At first light on Saturday morning the hunters began shooting. For once I was glad I wasn’t a duck. I was on the river at 8:30.  Soon I was at the junction of the Mississippi and St. Croix rivers, and instead of having Minnesota on both shores of the river, Wisconsin was now on the east shore.

Prescott, WI at the mouth of the St. Croix River
Prescott, WI at the mouth of the St. Croix River

Saturday was another beautiful day in the 70s, and the scenery was quite scenic. But the river was like a freeway with power boats going full throttle in both directions. I paddled near the bank to keep out of the traffic. When I stopped for lunch a big wake washed over my beached kayak and flooded into the cockpit. Later in the day I passed a large sign pointing up a side channel to a casino, and all the boats were turning off towards it.

Just upstream of Red Wing I locked through Lock # 3 with several other boats. Red Wing (home of the boots) was fully booked for the weekend so I camped south of town. I still couldn’t find my insect repellant. From my research I knew mosquitoes aren’t a problem in Minnesota in the fall. I’m glad I wasn’t there in the summer.

Barge Near Red Wing, MN
Barge Near Red Wing, MN

It was a warm night – I didn’t need my sleeping bag. In the morning it took me about an hour and a half to get everything packed in the kayak and I left at about 8:30. Ahead of me was 35 miles of Lake Pepin. By late morning it was close to 80. Many people were out enjoying what would probably be the last warm weekend of the year. I paddled near the channel buoys so I wouldn’t lose my way.

I made it to Lake City at 2:30 and left my kayak at the city marina. After lunch I found a hotel. It was a very warm afternoon so I went for a swim. By the time a got out of the pool the wind had picked up and it had cooled off.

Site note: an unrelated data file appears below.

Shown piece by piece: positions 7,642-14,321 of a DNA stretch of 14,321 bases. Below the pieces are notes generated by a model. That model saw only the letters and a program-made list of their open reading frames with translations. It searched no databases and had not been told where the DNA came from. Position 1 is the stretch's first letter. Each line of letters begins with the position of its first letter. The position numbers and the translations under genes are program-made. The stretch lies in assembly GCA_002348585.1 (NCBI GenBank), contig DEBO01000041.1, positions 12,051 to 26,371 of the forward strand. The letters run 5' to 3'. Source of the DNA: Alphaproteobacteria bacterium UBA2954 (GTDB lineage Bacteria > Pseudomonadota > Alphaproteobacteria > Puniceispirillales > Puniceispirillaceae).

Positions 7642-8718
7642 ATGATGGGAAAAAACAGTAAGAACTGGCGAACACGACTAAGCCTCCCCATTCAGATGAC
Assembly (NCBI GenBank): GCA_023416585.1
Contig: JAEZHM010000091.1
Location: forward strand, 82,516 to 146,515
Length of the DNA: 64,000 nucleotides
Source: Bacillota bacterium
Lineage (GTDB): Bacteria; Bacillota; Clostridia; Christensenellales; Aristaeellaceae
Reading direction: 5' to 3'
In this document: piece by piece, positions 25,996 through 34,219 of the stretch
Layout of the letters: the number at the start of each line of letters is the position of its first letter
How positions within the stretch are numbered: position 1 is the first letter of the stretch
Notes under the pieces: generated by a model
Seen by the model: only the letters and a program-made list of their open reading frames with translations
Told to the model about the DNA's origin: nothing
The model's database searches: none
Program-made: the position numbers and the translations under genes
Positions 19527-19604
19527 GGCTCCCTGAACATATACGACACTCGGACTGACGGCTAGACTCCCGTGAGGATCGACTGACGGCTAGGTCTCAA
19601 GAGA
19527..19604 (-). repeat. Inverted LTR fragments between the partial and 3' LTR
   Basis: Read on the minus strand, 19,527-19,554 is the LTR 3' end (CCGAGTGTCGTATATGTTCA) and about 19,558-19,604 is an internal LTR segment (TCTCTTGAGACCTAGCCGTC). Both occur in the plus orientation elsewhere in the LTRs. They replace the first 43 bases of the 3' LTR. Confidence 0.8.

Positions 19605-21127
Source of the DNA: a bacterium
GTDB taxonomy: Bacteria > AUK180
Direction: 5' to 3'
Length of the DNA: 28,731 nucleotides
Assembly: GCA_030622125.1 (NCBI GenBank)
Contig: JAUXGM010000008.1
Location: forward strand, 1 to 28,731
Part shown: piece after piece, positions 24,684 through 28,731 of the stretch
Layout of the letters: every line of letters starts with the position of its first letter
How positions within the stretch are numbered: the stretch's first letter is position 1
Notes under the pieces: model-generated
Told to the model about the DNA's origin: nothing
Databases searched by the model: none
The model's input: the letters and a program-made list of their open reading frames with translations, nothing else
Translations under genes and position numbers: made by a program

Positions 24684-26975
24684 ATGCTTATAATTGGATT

When I woke up the next morning it was cloudy, windy, and cold. There were whitecaps on the lake. I loaded my kayak, put on a wool shirt and windbreaker, and left the dock at 8:30. At first the wind was at my back and I flew down the lake. But there was a wide bend in the lake and as I went around it the wind was at my side and then in my face. I paddled hard and slowly moved ahead. Finally the lake narrowed and the wind and waves moderated.

Wabasha
Wabasha

Early in the afternoon I passed through Wabasha, and at 2pm I arrived at Alma, WI.

Alma, WI
Alma, WI

Tuesday was rainy and cold so I stayed in Alma. The forecast was for colder weather so I packed up my boat and headed home.

I’m Leaving Tomorrow on a Mississippi River Cruise

I’ll be paddling a folding kayak. I’m starting in Minneapolis. If the kayak actually floats with me and all of my gear I’ll go to St. Paul (about 15 miles). If I have an acceptably good time and the weather remains fine I will continue on from there the next day. I’ll keep going until I get too tired, or the weather gets too cold, or I stop enjoying the trip, or I run out of time. You can follow my daily progress on the Mississippi River Map and in real time on my Spot tracking page.